Novak Djokovic was back in immigration detention Saturday after his legal challenge to avoid being deported from Australia for being unvaccinated for COVID-19 was moved to higher court.
A Federal Court hearing has been scheduled for Sunday, a day before the men’s No. 1-ranked tennis player and nine-time Australian Open champion was due to begin his title defense at the first Grand Slam tennis tournament of the year.
Djokovic and his lawyers had a morning meeting with immigration officials and, by mid-afternoon, Australian media reported the tennis star was taken back into detention. Television footage showed the 34-year-old Serb wearing a face mask as he sat in a vehicle near an immigration detention hotel.
He spent four nights confined to a hotel near downtown Melbourne before being released last Monday when he won a court challenge on procedural grounds against his first visa cancellation.
Immigration Minister Alex Hawke on Friday blocked the visa, which was originally revoked when he landed at a Melbourne airport on Jan. 5.
Deportation from Australia can lead to a three-year ban on returning to the country, although that may be waived, depending on the circumstances.
Djokovic has acknowledged that his travel declaration was incorrect because it failed to indicate that he’d been in multiple countries in the two-week period before his arrival in Australia.
But that wasn’t why Hawke decided that deporting Djokovic was in the public interest.
Lawyers for Djokovic filed documents in court that revealed Hawke had stated that the tennis star “is perceived by some as a talisman of a community of anti-vaccination sentiment.”
Australia has one of the highest COVID-19 vaccination rates in the world.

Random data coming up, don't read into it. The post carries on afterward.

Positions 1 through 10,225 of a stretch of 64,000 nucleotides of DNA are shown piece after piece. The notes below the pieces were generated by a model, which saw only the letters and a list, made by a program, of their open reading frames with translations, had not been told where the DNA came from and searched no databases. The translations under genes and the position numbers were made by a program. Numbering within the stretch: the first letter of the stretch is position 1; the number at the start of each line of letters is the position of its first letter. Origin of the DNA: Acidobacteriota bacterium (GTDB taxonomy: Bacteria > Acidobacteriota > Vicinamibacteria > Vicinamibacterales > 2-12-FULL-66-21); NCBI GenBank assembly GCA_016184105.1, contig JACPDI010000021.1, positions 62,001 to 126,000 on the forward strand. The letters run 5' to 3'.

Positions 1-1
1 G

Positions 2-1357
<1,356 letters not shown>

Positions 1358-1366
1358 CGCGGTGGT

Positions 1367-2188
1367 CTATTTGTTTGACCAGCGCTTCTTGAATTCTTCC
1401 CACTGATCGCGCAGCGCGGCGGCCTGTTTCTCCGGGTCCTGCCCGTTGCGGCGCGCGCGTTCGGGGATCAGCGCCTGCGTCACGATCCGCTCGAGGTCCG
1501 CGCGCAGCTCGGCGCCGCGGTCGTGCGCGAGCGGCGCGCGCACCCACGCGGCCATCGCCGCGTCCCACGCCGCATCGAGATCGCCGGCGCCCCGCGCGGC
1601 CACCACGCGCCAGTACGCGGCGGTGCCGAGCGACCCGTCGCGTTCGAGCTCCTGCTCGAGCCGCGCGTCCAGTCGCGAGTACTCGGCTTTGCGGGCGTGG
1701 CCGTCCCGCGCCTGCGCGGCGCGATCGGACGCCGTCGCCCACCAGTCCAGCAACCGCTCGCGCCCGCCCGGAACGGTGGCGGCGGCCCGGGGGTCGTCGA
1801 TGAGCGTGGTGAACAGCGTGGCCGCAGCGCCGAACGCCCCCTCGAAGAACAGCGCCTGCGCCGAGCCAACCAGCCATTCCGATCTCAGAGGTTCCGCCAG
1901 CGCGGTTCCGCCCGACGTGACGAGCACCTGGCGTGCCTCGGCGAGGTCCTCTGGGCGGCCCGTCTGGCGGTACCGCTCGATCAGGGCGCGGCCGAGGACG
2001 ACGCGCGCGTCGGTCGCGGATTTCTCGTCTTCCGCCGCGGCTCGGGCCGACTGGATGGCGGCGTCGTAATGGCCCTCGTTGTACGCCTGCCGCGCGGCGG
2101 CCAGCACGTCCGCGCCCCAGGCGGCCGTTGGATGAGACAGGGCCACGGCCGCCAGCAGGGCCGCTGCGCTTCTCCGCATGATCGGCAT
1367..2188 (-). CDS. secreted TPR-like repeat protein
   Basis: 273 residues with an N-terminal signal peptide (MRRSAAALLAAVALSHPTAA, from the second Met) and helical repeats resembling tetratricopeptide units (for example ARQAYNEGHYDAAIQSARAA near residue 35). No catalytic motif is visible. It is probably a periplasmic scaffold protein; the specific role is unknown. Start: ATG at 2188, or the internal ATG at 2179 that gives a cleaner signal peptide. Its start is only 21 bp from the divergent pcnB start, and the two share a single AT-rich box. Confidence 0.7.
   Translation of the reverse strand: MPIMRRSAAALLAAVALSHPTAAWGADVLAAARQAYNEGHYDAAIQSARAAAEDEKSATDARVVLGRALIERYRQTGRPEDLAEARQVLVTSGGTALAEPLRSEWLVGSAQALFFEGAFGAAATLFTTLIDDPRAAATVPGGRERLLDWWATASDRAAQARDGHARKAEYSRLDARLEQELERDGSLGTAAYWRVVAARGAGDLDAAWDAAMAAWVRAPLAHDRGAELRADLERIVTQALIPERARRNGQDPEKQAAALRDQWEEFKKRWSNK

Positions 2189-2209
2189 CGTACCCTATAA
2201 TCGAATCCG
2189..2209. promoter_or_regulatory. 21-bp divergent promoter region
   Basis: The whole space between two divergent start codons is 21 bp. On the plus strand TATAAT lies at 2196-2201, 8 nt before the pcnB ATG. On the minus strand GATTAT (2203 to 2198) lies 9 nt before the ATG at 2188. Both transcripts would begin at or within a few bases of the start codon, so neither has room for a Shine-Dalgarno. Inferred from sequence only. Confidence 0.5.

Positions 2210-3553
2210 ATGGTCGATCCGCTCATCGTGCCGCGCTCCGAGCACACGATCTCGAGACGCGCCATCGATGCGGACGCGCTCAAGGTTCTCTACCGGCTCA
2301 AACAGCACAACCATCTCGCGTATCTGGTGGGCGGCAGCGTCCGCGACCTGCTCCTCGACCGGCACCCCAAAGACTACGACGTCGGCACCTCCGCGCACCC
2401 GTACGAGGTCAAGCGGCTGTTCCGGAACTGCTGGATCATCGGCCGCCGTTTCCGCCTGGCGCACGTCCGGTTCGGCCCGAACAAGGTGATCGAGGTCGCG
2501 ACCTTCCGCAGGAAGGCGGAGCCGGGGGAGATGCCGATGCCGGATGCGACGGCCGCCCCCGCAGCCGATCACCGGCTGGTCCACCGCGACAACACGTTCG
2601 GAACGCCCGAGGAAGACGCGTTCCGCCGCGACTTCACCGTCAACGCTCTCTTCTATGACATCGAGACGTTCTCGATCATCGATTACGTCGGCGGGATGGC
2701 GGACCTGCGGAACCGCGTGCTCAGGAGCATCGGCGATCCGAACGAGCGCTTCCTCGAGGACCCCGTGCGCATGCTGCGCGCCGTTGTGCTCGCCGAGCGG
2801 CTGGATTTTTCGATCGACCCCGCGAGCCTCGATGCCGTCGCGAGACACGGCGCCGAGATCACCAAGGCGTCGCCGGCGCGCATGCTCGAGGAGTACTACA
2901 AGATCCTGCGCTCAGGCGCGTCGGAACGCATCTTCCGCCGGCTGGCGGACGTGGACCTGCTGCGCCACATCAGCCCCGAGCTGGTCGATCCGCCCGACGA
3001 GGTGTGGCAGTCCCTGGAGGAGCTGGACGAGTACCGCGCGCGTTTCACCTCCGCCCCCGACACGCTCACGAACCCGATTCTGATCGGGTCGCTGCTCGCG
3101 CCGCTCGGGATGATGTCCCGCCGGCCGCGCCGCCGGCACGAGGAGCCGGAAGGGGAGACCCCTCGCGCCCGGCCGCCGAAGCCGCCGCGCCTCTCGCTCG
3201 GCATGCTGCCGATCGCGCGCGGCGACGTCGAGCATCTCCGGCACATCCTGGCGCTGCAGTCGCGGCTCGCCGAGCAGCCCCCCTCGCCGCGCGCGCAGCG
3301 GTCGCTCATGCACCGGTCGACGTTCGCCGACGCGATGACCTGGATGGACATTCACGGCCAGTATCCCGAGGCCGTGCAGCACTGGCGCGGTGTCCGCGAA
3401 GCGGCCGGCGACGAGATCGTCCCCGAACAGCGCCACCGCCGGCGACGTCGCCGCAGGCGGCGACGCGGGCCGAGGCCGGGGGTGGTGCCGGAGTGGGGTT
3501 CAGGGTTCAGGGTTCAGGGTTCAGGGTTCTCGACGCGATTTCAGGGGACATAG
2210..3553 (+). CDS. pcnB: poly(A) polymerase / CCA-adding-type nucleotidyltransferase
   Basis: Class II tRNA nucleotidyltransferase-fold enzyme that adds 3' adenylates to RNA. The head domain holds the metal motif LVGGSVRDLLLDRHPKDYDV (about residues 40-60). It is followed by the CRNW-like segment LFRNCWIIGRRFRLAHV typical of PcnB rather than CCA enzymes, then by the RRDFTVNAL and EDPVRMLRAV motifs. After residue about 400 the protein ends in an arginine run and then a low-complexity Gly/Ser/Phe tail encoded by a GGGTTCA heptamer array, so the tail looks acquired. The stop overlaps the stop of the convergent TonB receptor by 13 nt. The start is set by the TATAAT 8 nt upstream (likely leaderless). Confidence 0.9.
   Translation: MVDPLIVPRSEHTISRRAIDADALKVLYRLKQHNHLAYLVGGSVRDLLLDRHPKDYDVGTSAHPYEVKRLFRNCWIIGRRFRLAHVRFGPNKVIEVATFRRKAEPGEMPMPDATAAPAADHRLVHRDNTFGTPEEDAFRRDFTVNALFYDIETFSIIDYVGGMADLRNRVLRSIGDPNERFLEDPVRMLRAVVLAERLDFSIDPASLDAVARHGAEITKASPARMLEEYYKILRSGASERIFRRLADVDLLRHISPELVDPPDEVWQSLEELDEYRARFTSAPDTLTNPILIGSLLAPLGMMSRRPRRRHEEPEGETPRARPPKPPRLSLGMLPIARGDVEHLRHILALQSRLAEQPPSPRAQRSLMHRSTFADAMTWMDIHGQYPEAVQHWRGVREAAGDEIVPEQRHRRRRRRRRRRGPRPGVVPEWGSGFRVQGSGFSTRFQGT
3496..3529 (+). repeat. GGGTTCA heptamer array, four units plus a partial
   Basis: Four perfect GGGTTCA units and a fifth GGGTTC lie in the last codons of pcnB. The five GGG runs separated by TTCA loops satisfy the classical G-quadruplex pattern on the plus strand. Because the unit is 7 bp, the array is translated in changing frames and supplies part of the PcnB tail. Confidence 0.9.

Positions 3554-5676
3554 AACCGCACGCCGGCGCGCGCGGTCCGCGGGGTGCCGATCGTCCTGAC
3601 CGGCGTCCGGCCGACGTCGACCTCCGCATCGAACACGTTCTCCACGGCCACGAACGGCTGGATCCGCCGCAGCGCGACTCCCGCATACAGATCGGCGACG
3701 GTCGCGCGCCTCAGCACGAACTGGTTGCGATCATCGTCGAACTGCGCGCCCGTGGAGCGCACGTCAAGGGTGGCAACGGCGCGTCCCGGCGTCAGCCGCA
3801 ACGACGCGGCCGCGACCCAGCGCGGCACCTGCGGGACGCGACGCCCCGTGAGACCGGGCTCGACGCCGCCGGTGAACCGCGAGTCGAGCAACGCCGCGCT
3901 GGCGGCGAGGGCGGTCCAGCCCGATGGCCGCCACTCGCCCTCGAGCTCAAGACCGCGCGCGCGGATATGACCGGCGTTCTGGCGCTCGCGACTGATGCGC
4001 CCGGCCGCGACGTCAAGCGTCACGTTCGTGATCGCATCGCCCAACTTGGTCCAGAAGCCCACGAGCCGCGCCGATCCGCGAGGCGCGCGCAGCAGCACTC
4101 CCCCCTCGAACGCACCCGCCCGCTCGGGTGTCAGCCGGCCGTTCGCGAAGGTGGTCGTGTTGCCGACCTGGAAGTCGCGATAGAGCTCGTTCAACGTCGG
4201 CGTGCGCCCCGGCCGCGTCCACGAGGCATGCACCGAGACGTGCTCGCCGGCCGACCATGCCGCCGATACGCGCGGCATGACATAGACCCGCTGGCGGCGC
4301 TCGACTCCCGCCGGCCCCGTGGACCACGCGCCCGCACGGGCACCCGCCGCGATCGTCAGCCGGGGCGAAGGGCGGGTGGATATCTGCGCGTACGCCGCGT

But the minister said Djokovic’s presence in Australia may be a risk to the health and “good order” of the Australian public and “may be counterproductive to efforts at vaccination by others in Australia.”
The Health Department advised that Djokovic was a “low” risk of transmitting COVID-19 and a “very low” risk of transmitting the disease at the Australian Open.”
The minister cited comments Djokovic made in April 2020 that he was “opposed to vaccination” and had wouldn’t want to be forced by someone to take a vaccine to compete.
Djokovic’s lawyers argued that the minister had cited no evidence that Djokovic’s presence in Australia may “foster anti-vaccination sentiment.”
Hundreds of activists held a peaceful rally outside the Melbourne Park complex that hosts the Australian Open, and planned another for Monday.
“We’re at Rod Laver Arena to support Novak. He’s won nine (Australian Open) titles here. Hopefully this will be No. 10 — if he can get out of quarantine and get his visa back,” Harrison McLean, one of the rally organizers, said. “We’re a peaceful movement, here to raise awareness and support everyone’s freedom of choice.”
On Saturday, Federal Chief Justice James Allsop announced that he would hear the case with Justices David O’Callaghan and Anthony Besanko.
The decision for three judges to hear the appeal instead of a single judge elevates the importance of the case from the judiciary’s perspective and means any verdict would be less likely …read more
Source:: News Headlines